Introduction: The National Academy of Medicine has called for an increase in the minimum age of tobacco product sales. It is not clear what age increase would garner the greatest public support, or whether trust in the U.S. government predicts policy support.
Methods: The data for these analyses are from a nationally representative telephone sample of U.S. adults (N=4,880) conducted from September 2014 to May 2015. The authors assessed whether support varied by the proposed minimum age of tobacco sales using a survey experiment (i.e., random assignment to the 19-, 20-, or 21-year age minimum condition) and, in cross-sectional analyses, whether smoking status, individual demographics, state-level politics, and general trust in the government predicted policy support. Analyses were conducted from May to December 2015.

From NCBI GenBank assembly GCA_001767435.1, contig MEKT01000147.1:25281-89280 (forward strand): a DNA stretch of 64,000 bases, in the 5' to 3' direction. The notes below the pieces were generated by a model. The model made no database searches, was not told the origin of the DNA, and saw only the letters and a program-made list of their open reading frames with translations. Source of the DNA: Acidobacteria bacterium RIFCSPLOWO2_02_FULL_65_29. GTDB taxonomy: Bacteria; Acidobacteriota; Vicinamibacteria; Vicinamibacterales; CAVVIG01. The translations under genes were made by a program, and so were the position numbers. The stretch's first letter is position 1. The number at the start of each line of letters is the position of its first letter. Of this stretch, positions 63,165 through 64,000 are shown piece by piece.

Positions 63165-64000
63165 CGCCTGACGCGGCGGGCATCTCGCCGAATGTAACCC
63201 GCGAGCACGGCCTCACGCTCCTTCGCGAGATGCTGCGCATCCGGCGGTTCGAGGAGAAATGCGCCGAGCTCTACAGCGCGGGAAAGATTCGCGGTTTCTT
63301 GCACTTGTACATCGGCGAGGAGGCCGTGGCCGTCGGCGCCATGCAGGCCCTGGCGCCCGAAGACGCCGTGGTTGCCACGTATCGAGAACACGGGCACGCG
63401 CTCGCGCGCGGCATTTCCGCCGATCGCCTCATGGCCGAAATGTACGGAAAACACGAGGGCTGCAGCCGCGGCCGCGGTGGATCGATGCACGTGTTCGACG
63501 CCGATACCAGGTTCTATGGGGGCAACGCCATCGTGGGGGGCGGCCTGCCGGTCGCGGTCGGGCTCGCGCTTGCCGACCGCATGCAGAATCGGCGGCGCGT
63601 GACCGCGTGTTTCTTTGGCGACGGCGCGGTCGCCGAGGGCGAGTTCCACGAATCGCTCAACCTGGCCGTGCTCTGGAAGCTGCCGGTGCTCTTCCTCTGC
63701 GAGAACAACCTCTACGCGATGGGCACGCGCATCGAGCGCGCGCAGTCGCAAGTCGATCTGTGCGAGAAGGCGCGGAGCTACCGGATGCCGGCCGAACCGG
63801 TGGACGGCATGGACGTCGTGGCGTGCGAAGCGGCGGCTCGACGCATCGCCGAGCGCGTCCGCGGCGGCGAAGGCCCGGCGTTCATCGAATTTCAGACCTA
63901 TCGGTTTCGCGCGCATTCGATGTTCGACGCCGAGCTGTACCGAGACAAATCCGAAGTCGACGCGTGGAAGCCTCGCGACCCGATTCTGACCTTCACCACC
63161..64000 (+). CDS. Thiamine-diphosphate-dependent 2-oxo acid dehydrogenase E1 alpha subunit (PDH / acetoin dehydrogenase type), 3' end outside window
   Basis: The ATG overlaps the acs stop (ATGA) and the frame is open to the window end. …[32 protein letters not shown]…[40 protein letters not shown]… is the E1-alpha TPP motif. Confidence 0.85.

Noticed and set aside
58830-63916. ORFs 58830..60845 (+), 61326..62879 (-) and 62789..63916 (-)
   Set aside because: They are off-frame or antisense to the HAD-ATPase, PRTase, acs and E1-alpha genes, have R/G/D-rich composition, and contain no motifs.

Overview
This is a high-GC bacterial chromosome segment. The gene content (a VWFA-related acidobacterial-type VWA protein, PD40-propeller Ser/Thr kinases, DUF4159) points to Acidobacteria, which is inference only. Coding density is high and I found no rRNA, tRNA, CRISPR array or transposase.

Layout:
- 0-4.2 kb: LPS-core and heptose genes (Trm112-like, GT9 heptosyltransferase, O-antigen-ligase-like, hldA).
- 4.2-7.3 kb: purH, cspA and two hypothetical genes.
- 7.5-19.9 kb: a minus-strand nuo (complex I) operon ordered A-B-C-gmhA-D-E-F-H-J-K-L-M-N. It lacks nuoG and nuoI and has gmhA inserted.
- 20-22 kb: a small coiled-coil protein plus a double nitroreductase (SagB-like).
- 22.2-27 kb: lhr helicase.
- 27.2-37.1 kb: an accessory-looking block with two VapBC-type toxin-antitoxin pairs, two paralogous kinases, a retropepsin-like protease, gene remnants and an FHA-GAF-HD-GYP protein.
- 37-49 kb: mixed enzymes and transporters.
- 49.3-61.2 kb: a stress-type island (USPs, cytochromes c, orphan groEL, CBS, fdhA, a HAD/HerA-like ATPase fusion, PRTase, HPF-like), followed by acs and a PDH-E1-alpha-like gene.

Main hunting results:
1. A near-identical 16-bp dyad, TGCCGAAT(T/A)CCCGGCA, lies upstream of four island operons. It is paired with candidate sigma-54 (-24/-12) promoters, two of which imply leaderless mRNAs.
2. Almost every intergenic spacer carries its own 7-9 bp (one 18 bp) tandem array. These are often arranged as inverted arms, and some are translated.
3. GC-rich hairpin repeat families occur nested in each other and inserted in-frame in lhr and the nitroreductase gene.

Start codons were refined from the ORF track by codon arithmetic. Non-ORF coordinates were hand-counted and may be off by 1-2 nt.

Results: Odds of support for raising the minimum sales age to 21 years trended higher than support for raising to age 20 or 19 years (AOR=1.22, 95% CI=0.97, 1.53, p=0.09). There was majority support for raising the age of sales for cigarettes in all regions of the U.S. (66.3%, 95% CI=64.0, 68.6). Race, age, and trust in government were significant predictors of support.
Conclusions: Raising the age of tobacco sales is broadly supported by the public. An age 21 years tobacco sales policy trends toward garnering more support than a policy at age 19 or 20 years. Trust in government may be an important consideration in understanding policy support beyond demographics.
Copyright © 2016 American Journal of Preventive Medicine. Published by Elsevier Inc. All rights reserved.